AF: Yes. It was completely serendipitous. Shannon had begun to write, and knew that I had a bit of knowledge about firearms, weapons and their employment. In the course of a “Hi, how’ve you been” conversation, she asked a few general questions, and the nature of those discussions evolved into our current professional relationship. Since then I’ve had the opportunity to work with other authors, providing similar insights and advice.
RU: What are the top five weapon-related mistakes (or misconceptions) you’ve come across?
AF: Wow. Where to begin? Let’s stipulate up front that I’m a stickler for nomenclature and technical terminology. Words mean things. If one is going to make a living communicating ideas – and that includes writers, engineers, educators and people in the media, to name a few – then there is an implied responsibility to use language effectively and appropriately.
“Well, you know what I meant” is not a proper or effective excuse for ineffective or imprecise professional communication. If you don’t know, learn. If you don’t understand, ask – but for pete’s sake, don’t make it up; that just entrenches ignorance. Ok, stepping off the soapbox. Top five mistakes, right?
1. That spring-loaded thing that holds the ammunition for a pistol, the one that fits into the grip? That’s a MAGAZINE, not a clip! Magazines contain mechanisms not only for storage, but for delivery of ammunition as well. A clip is just something to hold cartridges together (think of a paper clip vice the paper tray on a high end printer).
2. The vast majority of modern revolvers, and a large number of modern semi-automatic pistols do NOT have a manually operated safety mechanism (although there are internal mechanisms that ensure the firearm’s safety). Every time someone writes or talks about “flipping the safety off on his Glock,” I involuntarily shudder.
3. Despite frequent use (misuse?) of this term by the media, there is no such thing as a “semi-automatic assault weapon.” “Assault rifle” is a technical term that refers to a rifle that can be fired fully automatically (like a machine gun) at the operator’s choice and that uses a cartridge whose power is between a pistol cartridge and full power rifle cartridge. A rifle that looks like an assault rifle but that that cannot be fired fully automatically, is, well, just a rifle. Put another way, plopping a Porsche 911 body onto a Volkswagen Jetta chassis doesn’t create a Porsche 911. It creates something that looks and feels like a Porsche but still performs like a Volkswagen.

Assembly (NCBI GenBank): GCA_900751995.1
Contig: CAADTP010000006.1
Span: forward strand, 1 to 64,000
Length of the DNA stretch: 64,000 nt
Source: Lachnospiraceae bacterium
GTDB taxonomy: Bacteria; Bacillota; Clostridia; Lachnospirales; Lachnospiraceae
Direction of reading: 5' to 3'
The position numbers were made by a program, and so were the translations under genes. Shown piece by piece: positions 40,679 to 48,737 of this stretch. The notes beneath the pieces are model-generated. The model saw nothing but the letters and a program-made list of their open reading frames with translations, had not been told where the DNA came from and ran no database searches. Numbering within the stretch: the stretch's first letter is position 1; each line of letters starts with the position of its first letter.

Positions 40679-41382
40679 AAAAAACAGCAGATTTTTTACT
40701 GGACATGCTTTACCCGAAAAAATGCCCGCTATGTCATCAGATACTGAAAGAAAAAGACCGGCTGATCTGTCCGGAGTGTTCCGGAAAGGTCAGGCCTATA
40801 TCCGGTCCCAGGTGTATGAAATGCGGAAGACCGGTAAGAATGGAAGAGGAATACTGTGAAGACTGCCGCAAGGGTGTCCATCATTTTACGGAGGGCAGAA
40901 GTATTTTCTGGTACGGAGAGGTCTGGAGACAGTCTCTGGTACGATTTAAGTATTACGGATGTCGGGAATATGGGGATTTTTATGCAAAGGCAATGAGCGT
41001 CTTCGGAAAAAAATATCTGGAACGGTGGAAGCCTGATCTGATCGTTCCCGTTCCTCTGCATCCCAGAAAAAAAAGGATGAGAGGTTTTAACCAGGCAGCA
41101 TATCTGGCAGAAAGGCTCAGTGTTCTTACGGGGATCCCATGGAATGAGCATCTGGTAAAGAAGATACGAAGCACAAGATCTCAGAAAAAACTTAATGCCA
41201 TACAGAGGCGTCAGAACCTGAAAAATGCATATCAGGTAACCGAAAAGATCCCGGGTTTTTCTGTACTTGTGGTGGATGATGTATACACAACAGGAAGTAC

4. Shooting someone with a pistol, even the vaunted .44 Magnum, will NOT cause them to be flung back across the room or knocked down. It’s simple physics – action and reaction. If the cartridge can expel a projectile from the gun with enough force to knock someone down, the reaction would be strong enough to knock the shooter down.
5. One cannot fire magazine after magazine of ammunition through a light automatic weapon, like an AK-47, as fast as they can be swapped out. Why? Because putting a bullet down a barrel creates friction. Friction creates heat. Barrels get hot. After two or three thirty-round magazines fired automatically, the barrel on an AK is hot enough to give someone silly enough to touch it a second degree burn. Fire six to ten magazines, and the heat is enough to char or ignite wooden handguards and possibly to cook off rounds coming in contact with the chamber walls. It’s not an accident that most machine guns come with quick change barrels, or that early machine guns had water filled jackets around their barrels.
RU: I hear that TV and movies often feature information related to weapons, ammunition, forensics, etc. that is incorrect, but that the public perceives as true. How should authors respond to this misinformation?
AF: Sort of a chicken and egg question. If the author doesn’t know that the information is incorrect, how can she or he react to it? I’d like to believe that authors who do know better do all they can not to perpetuate the ignorance. I suppose that the best thing to do is to vet action scenes and technical data with a “reasonably knowledgeable individual” (RKI). If no RKI is available, I guess the author can settle for, well, me.
RU: Sorry about the chicken/egg thing! All kinds of fiction features action scenes, including romance. What are the key things to remember when choreographing a written action scene?
AF: Every action scene is a system that effects a transformation. There are one or more inputs, operating constraints (physical or otherwise), control mechanisms, and an output. The scene takes place in four dimensions – space times three (height, width, depth) and time. Of these, the most important for the writer is time; the reader will fill in a lot of the space with his or her imagination. As a result the sequence of events, their timelines and the linkages and/or physical interfaces between the events are the key things that the author has to get right, if the scene is to be believable.
Put another way, the rifle can’t be fired until a round has been chambered, and the round can’t be chambered unless it is in the magazine. And if it takes thirty seconds to load the magazine and chamber a round, but the bad guy on the motorcycle is visible for fourteen seconds, then the scene doesn’t work.